I’ve lost a total of 20 pounds on Isagenix. This is partially due to Isagenix and partially due to working out and tracking my food log and paying close attention to what I’m eating. At first I refused to do the cleanse days because I don’t like NOT eating, but, the cleanse days have helped me drop those pesky last few pounds. I do agree that you can’t stay on Isagenix forever and you need to also learn how to eat whole, healthy, unprocessed foods. The meal replacement shakes are just so EASY for me, which is why I do it. I figure its better to fix a quick shake than going through the drive-through when I’m short on time. I think a lot of people realize or are skeptical if the products are legit, but, if you want to lose weight it makes it easier, which is all I care about right now! The sales aspect of the company IS annoying, and what I choose to take and ingest into my body is my choice, and I wouldn’t want to push this on others and promote it as “healthy” if I wasn’t 100% sure- I’m not a doctor or a nutritional expert.
The recommendations, results and safety of cleanses vary. Extreme cleanses, such as the Master Cleanse, which has you subsist on lemon juice, maple syrup and cayenne pepper for 10 days, can leave you weak and nauseous. You may lose weight in the short term, but are likely to gain back all the weight you lost shortly after returning to your old habits.
Also, I was extremely frustrated after I initially signed up. The person who had “sold” me on it immediately sent me links on how to branch out and get people to ask me about it. It was suggested that I post my success (there was not success) on my facebook page and to watch videos on how to talk to other people in order to sign up. The exact words were “you will be a great brand rep as you are already active and healthy, people will flock to you”. That was not my intent at all and I did not sell it to one person.
I am a certified holistic health coach. I do sell the products because I have done my research and have personally used them. I have coached dozens to reach their goals, in a healthy way. I believe in the products but know that they aren’t for everyone. I don’t even take offense to your opinion which is just that. I do however, take offense to your responses. I think you do not represent our profession well; in fact I am embarrassed. As you are entitled to your opinion based on what you have studied and believe, so should everyone be given the same respect. You have shown none to the pro isagenix people and tons to the people that agree with you. I do not think you are 100% correct with the information you have provided, but I am not going to try to change your mind. I wish you well and hope that you become a better “coach”. I would never want to utilize your services based on how you speak to others. It’s not very proactive nor helpful. Best!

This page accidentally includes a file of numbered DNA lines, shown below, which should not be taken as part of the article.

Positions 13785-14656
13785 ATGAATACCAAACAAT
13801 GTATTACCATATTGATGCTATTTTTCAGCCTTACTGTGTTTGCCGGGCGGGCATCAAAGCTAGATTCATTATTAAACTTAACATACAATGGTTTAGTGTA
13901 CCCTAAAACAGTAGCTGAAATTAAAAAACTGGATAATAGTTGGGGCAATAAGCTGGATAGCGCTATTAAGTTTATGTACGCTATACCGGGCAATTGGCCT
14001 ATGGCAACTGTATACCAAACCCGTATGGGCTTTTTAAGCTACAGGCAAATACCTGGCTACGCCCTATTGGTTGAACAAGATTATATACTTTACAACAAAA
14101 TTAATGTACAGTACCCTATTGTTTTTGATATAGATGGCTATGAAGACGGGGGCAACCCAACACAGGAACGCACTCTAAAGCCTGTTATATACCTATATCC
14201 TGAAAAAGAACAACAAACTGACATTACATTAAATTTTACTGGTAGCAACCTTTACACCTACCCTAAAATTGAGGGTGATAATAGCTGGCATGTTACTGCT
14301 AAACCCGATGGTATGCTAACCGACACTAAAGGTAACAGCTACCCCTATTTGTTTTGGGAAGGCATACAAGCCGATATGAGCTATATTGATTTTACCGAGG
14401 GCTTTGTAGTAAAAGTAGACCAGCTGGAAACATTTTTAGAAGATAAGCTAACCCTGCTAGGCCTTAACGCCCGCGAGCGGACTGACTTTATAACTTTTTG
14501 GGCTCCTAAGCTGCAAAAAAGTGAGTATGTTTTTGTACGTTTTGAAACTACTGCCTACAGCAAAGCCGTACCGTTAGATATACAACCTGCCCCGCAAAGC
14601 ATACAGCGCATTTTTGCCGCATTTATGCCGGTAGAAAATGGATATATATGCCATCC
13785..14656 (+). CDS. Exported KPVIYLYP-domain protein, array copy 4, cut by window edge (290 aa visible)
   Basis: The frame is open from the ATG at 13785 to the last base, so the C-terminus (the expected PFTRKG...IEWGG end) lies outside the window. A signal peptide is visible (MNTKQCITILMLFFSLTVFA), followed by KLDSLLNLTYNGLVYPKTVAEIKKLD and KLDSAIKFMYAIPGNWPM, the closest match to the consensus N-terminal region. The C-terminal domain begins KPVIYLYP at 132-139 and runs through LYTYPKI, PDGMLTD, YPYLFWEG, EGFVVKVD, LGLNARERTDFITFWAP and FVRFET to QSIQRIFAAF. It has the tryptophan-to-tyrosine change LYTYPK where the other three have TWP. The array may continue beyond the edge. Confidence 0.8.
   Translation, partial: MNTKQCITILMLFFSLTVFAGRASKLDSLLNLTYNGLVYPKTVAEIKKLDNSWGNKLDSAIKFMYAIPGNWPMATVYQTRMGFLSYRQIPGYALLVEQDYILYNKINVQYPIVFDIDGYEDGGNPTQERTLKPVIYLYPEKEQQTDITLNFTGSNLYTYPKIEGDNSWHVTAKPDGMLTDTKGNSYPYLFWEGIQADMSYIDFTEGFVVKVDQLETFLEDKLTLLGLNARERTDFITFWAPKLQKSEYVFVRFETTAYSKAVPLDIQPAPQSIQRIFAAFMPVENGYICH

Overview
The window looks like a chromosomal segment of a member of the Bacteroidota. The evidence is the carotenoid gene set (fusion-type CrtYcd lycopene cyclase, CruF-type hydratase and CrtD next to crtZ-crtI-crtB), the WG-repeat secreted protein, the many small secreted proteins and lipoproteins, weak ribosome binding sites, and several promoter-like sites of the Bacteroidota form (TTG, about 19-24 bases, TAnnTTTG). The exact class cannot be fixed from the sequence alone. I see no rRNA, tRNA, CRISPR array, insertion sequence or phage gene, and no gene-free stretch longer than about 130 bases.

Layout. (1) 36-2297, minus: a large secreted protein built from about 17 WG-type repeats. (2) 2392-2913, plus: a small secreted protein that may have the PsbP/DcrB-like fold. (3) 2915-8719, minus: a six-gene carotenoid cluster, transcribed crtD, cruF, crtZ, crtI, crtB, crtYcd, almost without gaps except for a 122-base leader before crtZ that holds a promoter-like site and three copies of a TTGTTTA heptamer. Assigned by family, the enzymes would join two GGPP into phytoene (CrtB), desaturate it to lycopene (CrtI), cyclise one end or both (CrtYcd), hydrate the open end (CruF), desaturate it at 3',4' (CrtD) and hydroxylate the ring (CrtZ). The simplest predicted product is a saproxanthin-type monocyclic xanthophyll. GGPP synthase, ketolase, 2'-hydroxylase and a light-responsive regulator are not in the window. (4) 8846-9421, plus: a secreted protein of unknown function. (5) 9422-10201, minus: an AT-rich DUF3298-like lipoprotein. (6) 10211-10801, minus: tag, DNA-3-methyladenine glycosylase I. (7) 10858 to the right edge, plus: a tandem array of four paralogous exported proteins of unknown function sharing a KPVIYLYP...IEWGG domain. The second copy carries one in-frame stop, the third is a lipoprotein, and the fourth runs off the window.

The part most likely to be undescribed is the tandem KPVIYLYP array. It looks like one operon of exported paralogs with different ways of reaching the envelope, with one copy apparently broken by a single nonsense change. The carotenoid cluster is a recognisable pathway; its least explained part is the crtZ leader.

I have been living with two people who sell it, for the past 3 months. One of them eats pizza all of the time (2-3 times a week) and he also takes a lot of prescription drugs, ie. Ambien, anti-anxiety meds and others, the product does not seem to help him, obviously. The other sells it full-time and his motivation seems to be money and becoming on of the ‘millionaires’, you know, like the good ‘ole Amway days, remember the ‘millionaires’. He doesn’t seem to care that much about the actual product, except he works night and day on his sales ability and is quite aggressive in convincing people of one thing or another.
So today she finally decided I needed to try her gross cleanse drink. She literally poured me the smallest sip possible and I drank it. I have felt like absolute shit since then and thrown up once. ONE SIP I'm all for being healthy but that is not healthy. Who knows what that shit really is. Pretending something is getting rid of toxins because you're throwing up and feel like shit is ridiculos.
Cleanse for Life contains a blend of herbs that are very gentle on your body and has over 100 nutrients in it! It works with your body to flush out all the toxins. If you are wondering if it has a laxative type effect, it does not. I was going pee a lot though! I think because I was drinking so much liquid and ridding myself of the toxins that built up.